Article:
American Eagle AT72 at Saint Croix on Jan 11th 2010, engine fire on takeoff
Last Update: August 9, 2013 / 21:12:39 GMT/Zulu time
The sealing failure between the fuel nozzle adapter assembly and fuel transfer tubes that allowed fuel to leak into the nacelle fire zone where it was subsequently ignited by the hot combustor case. Contributing to the failure was a combination of manufacturing defects of the fuel nozzle adapter assembly by the manufacturer and incorrectly overhauled fuel transfer tubes by the engine manufacturer. Contributing to the incident was a second defect of the fuel nozzle adapter assembly by the manufacturer which prevented maintenance personnel from detecting the internal fuel leak.
The NTSB reported that initial examination of the engine showed a large fire had occurred, the hydraulic system and engine oil systems were intact, only evidence of where the fire originated was a small wetted area on a fuel nozzle and a coked fuel nozzle heat shield. Further analysis identified following sequence of events:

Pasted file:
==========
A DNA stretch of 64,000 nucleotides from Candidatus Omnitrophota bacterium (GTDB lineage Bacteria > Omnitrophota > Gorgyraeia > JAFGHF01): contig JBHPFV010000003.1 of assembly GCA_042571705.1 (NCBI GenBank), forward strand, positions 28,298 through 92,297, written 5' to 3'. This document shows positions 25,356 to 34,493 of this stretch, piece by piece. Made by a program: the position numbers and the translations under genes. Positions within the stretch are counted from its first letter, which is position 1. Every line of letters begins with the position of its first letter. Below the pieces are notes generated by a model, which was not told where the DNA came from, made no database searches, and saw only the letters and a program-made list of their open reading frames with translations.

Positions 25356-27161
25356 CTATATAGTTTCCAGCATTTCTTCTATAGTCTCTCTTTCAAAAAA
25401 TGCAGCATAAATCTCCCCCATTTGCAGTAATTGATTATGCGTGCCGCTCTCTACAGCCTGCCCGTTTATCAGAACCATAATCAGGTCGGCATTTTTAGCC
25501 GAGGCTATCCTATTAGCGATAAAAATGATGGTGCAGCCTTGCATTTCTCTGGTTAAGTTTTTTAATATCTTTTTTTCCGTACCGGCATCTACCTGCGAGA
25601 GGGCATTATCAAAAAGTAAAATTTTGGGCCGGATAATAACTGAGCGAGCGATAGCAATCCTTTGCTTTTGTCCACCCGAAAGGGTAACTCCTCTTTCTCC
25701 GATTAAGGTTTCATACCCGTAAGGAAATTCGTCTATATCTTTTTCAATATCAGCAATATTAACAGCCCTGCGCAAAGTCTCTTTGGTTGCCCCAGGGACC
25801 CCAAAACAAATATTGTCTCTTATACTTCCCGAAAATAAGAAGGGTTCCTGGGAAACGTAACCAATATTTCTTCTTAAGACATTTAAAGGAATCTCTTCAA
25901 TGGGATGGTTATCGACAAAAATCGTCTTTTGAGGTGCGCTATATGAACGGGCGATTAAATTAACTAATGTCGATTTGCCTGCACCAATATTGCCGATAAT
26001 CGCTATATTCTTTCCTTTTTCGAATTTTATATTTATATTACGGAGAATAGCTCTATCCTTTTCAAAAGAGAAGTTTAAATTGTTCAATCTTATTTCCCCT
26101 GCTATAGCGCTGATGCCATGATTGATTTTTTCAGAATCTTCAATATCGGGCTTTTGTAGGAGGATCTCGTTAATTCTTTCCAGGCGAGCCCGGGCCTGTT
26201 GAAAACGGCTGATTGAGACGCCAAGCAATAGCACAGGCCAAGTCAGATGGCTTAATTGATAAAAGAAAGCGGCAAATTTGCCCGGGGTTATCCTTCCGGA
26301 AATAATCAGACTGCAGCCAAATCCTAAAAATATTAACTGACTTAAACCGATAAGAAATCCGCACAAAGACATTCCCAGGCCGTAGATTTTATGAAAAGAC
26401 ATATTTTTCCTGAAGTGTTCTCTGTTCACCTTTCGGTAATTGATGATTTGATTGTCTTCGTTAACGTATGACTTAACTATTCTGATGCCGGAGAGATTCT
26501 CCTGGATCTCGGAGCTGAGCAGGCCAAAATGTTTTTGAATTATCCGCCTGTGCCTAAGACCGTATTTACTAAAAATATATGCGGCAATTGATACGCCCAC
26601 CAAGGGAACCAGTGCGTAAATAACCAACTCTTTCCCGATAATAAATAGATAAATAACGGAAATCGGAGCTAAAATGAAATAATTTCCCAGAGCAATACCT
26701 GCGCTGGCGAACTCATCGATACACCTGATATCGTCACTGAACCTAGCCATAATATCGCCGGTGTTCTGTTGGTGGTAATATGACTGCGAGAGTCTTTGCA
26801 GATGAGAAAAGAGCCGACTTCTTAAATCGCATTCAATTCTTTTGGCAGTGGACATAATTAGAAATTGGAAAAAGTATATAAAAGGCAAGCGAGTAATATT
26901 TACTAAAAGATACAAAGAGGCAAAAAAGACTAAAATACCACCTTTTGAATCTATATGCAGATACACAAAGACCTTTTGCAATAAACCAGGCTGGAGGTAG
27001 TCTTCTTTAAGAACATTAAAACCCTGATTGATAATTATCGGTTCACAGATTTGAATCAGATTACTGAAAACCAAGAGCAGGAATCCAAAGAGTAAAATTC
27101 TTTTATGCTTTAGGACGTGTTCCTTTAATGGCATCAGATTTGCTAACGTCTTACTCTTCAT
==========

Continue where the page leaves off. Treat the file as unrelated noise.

"The primary O-ring was initially damaged when it was inserted into the fuel nozzle manifold adapter which had the rough internal bore. The damaged primary O-ring started leaking sometime after assembly. The blockage of the cross-drilled hole in the fuel nozzle manifold adapter prevented fuel from passing to the telltale drain where a mechanic would detect the primary O-ring leak. The secondary O-ring now acting as the primary O-ring prevented the fuel from leaking out of the manifold assembly and onto the hot combustor case. The secondary O-ring was unable to withstand the increased fuel pressure in the manifold because the tolerances of the transfer tubes were beyond limits causing a loose fit between the O-ring and the transfer tube. This loose fit caused the secondary O-ring to become extruded and eventually fail causing the external leak and undercowl fire."
This article is published under license from Avherald.com. © of text by Avherald.com.
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